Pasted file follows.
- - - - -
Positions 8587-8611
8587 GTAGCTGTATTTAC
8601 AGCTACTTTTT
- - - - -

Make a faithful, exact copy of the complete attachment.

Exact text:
Positions 8587-8611
8587 GTAGCTGTATTTAC
8601 AGCTACTTTTT